What’s next for Australia’s manufacturing sector?

March 12, 2014 / By

The Australian manufacturing sector remains under the spotlight following recent high profile manufacturing company closures. General Motors Holden and Toyota have announced their intentions to shutdown their car manufacturing operations in Australia in the next few years. SPC Ardmona was also expected to close its fruit cannery before State Government intervention in the form of a $22 million assistance package. The scale of the closures and the quick succession of their announcements illustrate the tenuous economic environment faced by many Australian manufacturers.

In the year to December 2013, while Australian GDP grew by 2.7% (Australian Bureau of Statistics), manufacturing output fell, detracting 0.1 percentage points from the annual growth rate. The fall in the level of output is mirrored by lower manufacturing capital investment over the past two years (Figure 1). While the reasons behind the contraction of the Australian manufacturing sector are complex, the underlying factors include a relatively high Australian dollar, low productivity growth, and competition from countries with lower production costs.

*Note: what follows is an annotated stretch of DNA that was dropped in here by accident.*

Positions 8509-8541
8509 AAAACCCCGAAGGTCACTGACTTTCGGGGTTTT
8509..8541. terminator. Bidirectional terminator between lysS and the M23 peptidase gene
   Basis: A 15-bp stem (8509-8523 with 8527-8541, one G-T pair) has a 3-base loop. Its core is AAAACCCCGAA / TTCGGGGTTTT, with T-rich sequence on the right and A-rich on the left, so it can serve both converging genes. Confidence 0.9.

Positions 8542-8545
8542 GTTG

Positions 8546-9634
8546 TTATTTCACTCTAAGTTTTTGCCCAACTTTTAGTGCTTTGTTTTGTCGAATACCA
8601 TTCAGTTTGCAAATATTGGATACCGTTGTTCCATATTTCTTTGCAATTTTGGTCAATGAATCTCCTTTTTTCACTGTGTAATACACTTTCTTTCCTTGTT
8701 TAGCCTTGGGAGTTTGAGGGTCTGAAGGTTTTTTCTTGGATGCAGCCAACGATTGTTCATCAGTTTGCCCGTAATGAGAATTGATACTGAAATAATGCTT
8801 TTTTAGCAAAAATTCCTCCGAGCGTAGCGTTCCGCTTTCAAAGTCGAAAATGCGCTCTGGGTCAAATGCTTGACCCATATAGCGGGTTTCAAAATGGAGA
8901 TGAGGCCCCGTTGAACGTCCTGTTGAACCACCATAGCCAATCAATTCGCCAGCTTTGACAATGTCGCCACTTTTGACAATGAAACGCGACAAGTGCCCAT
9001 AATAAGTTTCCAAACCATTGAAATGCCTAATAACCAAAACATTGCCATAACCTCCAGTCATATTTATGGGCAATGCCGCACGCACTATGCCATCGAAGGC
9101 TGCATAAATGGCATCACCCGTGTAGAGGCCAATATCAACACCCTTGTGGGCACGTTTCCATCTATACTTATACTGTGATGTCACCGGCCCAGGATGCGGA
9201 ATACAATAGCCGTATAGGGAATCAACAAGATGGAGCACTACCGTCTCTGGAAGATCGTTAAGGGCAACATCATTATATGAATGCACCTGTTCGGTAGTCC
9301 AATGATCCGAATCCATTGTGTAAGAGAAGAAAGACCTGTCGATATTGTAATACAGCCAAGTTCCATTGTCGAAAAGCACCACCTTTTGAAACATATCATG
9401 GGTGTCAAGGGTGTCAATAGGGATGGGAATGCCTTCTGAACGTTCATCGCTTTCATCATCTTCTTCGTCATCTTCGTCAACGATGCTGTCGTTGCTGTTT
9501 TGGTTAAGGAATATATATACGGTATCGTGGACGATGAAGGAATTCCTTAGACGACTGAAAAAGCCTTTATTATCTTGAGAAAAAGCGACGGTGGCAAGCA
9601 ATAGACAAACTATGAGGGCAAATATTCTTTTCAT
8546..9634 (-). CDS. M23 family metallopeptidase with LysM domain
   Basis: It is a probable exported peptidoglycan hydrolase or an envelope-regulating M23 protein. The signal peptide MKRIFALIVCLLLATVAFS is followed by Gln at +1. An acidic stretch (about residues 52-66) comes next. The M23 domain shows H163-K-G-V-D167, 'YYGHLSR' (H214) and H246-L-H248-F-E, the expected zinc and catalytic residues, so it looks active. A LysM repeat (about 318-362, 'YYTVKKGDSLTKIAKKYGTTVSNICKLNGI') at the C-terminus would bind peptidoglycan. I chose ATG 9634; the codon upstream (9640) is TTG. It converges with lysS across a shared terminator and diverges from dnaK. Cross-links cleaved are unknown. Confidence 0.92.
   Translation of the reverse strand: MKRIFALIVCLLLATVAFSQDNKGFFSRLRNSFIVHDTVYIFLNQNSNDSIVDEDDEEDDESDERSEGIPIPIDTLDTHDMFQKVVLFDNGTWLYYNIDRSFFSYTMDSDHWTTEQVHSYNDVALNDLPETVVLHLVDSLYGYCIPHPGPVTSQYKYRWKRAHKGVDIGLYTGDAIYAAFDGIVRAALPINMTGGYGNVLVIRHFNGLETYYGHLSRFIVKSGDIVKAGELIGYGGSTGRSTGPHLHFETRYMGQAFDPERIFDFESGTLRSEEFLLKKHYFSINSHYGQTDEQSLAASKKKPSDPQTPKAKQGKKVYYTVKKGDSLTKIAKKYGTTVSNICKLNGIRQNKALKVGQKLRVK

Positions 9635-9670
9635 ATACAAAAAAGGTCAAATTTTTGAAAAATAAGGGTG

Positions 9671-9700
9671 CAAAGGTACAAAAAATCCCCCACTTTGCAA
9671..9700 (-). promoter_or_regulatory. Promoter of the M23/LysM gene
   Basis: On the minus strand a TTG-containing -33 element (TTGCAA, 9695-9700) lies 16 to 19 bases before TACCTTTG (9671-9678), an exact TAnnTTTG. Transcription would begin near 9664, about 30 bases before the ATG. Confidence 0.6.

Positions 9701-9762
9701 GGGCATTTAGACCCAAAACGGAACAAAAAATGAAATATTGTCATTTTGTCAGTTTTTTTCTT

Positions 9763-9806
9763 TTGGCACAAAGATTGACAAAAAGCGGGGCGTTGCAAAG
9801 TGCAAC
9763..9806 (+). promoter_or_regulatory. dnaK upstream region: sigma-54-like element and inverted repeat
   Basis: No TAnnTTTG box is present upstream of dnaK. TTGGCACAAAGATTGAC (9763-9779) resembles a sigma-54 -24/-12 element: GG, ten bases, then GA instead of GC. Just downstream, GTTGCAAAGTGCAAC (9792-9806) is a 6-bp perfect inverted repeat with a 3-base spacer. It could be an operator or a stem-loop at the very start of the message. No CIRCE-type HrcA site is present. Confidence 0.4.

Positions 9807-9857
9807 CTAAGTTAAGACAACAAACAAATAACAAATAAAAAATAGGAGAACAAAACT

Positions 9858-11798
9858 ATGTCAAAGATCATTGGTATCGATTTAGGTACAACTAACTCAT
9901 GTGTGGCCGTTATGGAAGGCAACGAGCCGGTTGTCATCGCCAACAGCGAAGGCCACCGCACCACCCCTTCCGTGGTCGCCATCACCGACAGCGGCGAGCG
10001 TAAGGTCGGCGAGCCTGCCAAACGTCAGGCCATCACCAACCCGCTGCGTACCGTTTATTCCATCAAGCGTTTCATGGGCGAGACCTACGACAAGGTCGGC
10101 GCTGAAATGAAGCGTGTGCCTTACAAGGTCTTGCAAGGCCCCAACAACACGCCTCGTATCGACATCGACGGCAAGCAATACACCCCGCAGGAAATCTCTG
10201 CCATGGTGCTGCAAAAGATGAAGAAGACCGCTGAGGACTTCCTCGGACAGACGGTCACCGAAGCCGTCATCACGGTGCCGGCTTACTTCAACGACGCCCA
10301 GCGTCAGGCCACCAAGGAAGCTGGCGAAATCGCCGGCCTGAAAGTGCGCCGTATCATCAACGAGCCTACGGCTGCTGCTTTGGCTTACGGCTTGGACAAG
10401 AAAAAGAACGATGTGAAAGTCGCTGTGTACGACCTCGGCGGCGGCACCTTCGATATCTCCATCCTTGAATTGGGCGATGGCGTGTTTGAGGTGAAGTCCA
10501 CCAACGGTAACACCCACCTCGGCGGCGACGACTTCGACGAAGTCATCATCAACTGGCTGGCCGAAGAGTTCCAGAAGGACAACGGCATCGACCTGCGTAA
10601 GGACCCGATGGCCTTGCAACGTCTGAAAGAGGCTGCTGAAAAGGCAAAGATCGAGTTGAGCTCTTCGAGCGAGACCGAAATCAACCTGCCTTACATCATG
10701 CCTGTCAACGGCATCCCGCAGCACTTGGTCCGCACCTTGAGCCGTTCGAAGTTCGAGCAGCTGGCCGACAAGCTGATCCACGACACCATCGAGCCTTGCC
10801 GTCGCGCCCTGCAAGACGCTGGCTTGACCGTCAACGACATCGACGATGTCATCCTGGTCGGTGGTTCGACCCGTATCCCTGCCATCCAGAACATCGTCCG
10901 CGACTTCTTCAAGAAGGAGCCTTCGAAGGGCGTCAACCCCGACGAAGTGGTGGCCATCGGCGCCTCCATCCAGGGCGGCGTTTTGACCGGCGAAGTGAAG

The manufacturing sector has been one of the key industries driving take-up of industrial real estate. However, the sector’s share of take-up has been declining steadily since 2008 (Figure 2). While manufacturing firms have typically accounted for around 25% of all occupier take-up annually, this fell to just 17% in 2013 and mirrors weaker capital investment spending. With operators in many sectors clearly under pressure, developers and investors will need to monitor their exposure to manufacturers and their suppliers when creating assets or investing in existing properties.

While the manufacturing sector in Australia has been contracting for many years, opportunities may become available as a result of relative shifts within the sector itself. A number of manufacturing sub-categories remain active and growing. In particular, Australian Bureau of Statistics data shows robust investment in Food and Beverage Manufacturing. This has ensured its position as the largest contributor to manufacturing output at 24% in the 2012/2013 financial year (Australian Government Department of Industry). Similarly, over the past ten years, the share of total output has increased for machinery (currently approximately 21%) and metal product manufacturing (16%).

Significant growth in some sectors means relative contraction in others. The share of total manufacturing output for the wood/paper industry fell to just 6% in 2013, while textile/clothing manufacturing accounted for just 5%. These shifts will have significant flow-on effects for industrial property, particularly in terms of industrial occupier composition, industrial space creation and usage, refurbishment of existing product, and investment strategies. While the transformation of the manufacturing sector has been an ongoing theme for many years, the recent quickening pace of the sector’s decline may require re-assessment of industrial property strategies.

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